MILWAUKEE — Marquette University’s Office of Community Engagement recognized faculty members and community partners with awards during its Community Engagement Conversation held virtually on Tuesday, Nov. 16.
Dr. Aleksandra Snowden, associate professor in social and cultural sciences in the Klingler College of Arts and Sciences, was recognized with the Community Engaged Teaching Award. She was recognized for modeling community engagement for the leaders of tomorrow, showing how to use one’s skills and talents to be the difference for others.
“In true scholar-teacher fashion, Dr. Snowden incorporates her community-engaged research in her classrooms,” one nominator wrote. “For example, as part of her Neighborhoods and Crime class, Dr. Snowden’s students pair with local partners to identify crime-related problems and develop solutions as final course projects. Students learn how to not only do the research that produces important policy recommendations; they also learn how to make research accessible and relatable to members of the public.”
Dr. Walter Bialkowski, visiting assistant professor in computer science in the Klingler College of Arts and Sciences, received the Community Engaged Research Partnership Award along with Feeding America Eastern Wisconsin. Together they have demonstrated the direct impact that collaborative, mutually beneficial research can have within the classroom and throughout our community.
“By leveraging experiences that the project team faces, the partnership has provided contemporary, real-world examples of skills application, and illustrated aspects of community partnerships that embolden students to fulfill Marquette University’s guiding value of service to the community,” a nominator wrote. “The partnership is an exemplary model of a community-based project, inspiring students to tackle food insecurity in our community by thinking innovatively and providing novel data analytic solutions with Feeding America Eastern Wisconsin.”
Bialkowski and his interdisciplinary research team were recipients of a President’s Challenge for COVID-19 Response research grant. The team worked with Feeding America Eastern Wisconsin to find solutions to optimize public food service distribution to meet the growing need brought upon by sudden unemployment cause by the COVID-19 pandemic.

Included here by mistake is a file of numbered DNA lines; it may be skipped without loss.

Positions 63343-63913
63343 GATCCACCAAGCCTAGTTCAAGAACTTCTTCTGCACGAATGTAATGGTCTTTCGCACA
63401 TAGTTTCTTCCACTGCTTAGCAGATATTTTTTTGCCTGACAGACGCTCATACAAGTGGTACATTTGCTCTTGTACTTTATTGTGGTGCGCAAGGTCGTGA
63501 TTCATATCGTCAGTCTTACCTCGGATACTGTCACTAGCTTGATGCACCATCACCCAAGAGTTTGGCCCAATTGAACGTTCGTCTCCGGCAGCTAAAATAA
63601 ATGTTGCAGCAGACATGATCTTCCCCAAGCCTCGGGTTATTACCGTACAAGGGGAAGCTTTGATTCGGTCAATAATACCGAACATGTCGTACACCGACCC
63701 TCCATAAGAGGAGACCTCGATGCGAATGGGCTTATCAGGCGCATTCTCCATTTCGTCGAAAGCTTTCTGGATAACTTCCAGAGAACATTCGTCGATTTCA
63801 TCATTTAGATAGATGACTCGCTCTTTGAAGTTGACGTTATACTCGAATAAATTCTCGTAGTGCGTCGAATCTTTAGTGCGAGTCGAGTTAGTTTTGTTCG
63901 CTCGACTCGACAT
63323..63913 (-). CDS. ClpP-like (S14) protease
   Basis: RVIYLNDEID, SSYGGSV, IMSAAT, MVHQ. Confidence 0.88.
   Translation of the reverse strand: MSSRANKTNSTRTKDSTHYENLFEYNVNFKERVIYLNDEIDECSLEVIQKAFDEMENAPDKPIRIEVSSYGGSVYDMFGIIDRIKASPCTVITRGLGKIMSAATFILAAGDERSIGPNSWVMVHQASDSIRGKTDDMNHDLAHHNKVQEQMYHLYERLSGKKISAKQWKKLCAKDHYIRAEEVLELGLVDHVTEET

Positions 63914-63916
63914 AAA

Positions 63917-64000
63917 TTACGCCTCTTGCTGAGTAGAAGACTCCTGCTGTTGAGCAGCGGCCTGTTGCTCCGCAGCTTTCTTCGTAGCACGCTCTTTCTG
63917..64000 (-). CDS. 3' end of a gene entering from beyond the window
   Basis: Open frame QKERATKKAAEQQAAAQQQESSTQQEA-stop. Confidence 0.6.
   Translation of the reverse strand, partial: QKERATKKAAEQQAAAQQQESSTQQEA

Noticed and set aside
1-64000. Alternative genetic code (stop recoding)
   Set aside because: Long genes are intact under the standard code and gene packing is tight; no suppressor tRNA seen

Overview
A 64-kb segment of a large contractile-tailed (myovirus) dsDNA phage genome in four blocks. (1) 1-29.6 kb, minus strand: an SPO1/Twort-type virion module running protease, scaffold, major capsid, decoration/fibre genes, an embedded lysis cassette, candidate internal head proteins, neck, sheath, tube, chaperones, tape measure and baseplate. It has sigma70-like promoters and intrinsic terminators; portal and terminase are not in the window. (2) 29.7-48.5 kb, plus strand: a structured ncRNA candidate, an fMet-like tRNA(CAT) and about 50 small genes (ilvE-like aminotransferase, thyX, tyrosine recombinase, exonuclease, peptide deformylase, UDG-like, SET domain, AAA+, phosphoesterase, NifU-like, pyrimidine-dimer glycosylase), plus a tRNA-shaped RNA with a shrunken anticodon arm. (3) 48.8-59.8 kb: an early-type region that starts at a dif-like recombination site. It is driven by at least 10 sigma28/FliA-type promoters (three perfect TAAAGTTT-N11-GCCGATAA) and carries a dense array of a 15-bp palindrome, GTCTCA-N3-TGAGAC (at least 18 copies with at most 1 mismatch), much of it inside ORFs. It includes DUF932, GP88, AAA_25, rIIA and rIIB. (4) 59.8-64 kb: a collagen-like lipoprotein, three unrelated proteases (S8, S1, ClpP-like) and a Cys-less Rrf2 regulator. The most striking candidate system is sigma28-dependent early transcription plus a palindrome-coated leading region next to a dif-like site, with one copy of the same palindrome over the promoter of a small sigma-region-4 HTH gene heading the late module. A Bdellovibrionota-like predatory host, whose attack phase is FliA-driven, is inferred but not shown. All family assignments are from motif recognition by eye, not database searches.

St. Joan Antida High School was awarded the Community Engaged Partner Award for exemplifying tangible, creative, and mutually beneficial community engagement in practice and partnership.
“Each week, the K-12 students, Marquette students, faculty, and community members watched a webinar produced by the Center for Urban Research, Teaching and Outreach (CURTO) and participated in interactive small group discussions virtually,” one nominator shared about their experience through a program involving the Burke Scholars and CURTO. “This partnership was mutually beneficial, as it reflected diverse age, thought and experience in exploring Milwaukee’s history and current events from multiple perspectives. It also showed how committed St. Joan Antida was to their own students during the pandemic.”
Another nominator added, “We know that the hearts and minds of this St. Joan Antida High School are aligned to make a difference in every student’s life, and to let all know that all lives have dignity and worth. I could not be prouder to partner with this school and look forward enthusiastically to all that they bring to the relationship.”
Community Engagement Conversations
In place of the annual Community Engagement Symposium, the Office of Economic Engagement hosted its 3rd Community Engagement Conversations focused on joy in the struggle. In recognition of this moment in both our institutional and community history, members of the Marquette and Milwaukee communities were invited to consider those moments of joy, hope, and gratitude expressed as resilience and forged in the struggles. Attendees were invited to pause and take time from their busy schedules to reflect on those people and aspects of their lives that continue to uplift them despite their burdens.